While sitting in Monterey, Calif., watching a group of high-tech crime-fighting experts exchange work-related yarns, a confident feeling came over Tony Kontzer. "No way were the cyber bad guys gonna get to me here," he thought. But then reality set in.
While sitting in the Knuckles Sports Bar at the Hyatt Regency Resort in Monterey, Calif., watching a jovial group of high-tech crime-fighting experts exchange work-related yarns and engage in the ageless Yankees versus Red Sox debate, a confident feeling came over me. No way were the cyber bad guys gonna get to me here.
Naturally, my sense of security was completely false, since the roomful of law enforcement and IT security talent in front of me wouldn't be able to do squat if, at that very moment, a hacker in Marrakech was siphoning the balance of my 401(k) into a Swiss bank account. No matter--even if my brain knew that the odds of this gathering of high-tech investigators stopping a determined cyberthug from stealing my identity were remote, the reminder that a large group of very smart people is pouring its collective heart and soul into protecting the digital universe made me feel much better.
But make no mistake about it. The 650 or so folks in Monterey for the High-Tech Crime Investigation Association are in complete agreement that the situation is getting worse. For every step forward the good guys take by taking advantage of new technologies, better laws, and evolving investigation techniques, the bad guys take several steps by expanding their global crime networks, monitoring IT system vulnerabilities more closely, and finding additional motivation in the growing economy resulting from fraud and identity theft.
As I walked around the conference, sitting in on classes in which instructors were all but pleading with conference attendees to get their organizations to treat the threat of cybercrime very seriously, it was clear to me there's a sense of urgency. When Louis Reigel, the assistant director of the FBI's cyber division and a self-described optimist, tells me that he doesn't see light at the end of the tunnel, I know it's time to be afraid. Then, when Christopher Painter, one of the top cybercrime experts at the U.S. Department of Justice, actually SAYS it's time to be afraid (as he said to me), perhaps it's time to be VERY afraid.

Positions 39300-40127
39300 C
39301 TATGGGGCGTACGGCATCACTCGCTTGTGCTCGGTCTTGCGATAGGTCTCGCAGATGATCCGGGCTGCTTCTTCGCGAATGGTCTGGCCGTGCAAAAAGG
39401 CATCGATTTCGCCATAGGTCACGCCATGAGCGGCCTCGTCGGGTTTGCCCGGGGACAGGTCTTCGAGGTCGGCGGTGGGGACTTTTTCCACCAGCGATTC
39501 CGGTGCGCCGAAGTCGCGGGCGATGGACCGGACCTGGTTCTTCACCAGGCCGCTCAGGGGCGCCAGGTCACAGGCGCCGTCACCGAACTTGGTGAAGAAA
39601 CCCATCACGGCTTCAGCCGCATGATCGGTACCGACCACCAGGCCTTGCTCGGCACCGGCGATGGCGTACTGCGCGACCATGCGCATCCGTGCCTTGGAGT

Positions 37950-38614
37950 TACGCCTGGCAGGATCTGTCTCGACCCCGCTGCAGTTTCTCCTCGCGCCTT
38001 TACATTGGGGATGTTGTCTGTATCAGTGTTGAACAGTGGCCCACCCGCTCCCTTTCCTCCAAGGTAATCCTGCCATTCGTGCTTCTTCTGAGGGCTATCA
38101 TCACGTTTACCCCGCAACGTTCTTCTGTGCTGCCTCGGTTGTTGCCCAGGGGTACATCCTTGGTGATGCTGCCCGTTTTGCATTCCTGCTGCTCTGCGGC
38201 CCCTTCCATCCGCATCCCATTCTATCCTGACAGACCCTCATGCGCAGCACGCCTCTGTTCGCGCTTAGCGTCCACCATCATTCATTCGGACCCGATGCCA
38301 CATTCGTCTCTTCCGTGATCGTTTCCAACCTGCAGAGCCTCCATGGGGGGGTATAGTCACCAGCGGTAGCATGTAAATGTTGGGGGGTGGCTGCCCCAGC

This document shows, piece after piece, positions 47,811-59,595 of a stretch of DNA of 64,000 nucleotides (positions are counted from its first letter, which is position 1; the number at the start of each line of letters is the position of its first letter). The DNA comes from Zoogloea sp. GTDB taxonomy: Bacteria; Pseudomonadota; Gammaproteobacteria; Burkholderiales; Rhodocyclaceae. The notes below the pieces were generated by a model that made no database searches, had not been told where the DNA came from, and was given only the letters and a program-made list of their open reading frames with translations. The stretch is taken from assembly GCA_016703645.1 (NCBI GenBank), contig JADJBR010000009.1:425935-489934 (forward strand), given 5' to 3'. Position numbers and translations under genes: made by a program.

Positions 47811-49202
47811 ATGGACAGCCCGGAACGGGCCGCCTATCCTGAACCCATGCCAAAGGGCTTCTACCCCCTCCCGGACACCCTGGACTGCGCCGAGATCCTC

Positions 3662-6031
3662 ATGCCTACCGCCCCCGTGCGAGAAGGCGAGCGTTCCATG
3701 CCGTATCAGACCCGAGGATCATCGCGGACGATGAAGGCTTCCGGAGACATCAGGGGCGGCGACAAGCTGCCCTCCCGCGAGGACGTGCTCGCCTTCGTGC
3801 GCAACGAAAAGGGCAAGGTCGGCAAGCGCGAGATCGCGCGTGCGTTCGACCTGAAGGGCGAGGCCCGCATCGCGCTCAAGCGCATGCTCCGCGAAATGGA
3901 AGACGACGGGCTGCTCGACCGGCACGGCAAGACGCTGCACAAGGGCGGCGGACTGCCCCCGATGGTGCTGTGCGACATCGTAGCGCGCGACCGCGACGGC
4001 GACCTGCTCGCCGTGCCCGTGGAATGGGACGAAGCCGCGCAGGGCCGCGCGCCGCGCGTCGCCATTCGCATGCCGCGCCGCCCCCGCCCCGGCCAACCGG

Whether you're an IT exec, an unsuspecting consumer, or a parent who frets about what your kids are doing online, know this: The high-tech threats you face are growing, not shrinking. Sadly, one here is expecting the battle to swing the other direction any time soon. After all, there's only so much a Knuckles Bar full of cybersleuths can do.
This was originally a blog entry, posted by Tony Kontzer on Aug 30, 2005 at 11:56 AM
5 Top Federal Initiatives For 2015As InformationWeek Government readers were busy firming up their fiscal year 2015 budgets, we asked them to rate more than 30 IT initiatives in terms of importance and current leadership focus. No surprise, among more than 30 options, security is No. 1. After that, things get less predictable.
Top IT Trends to Watch in Financial ServicesIT pros at banks, investment houses, insurance companies, and other financial services organizations are focused on a range of issues, from peer-to-peer lending to cybersecurity to performance, agility, and compliance. It all matters.
Join us for a roundup of the top stories on InformationWeek.com for the week of September 18, 2016. We'll be talking with the InformationWeek.com editors and correspondents who brought you the top stories of the week to get the "story behind the story."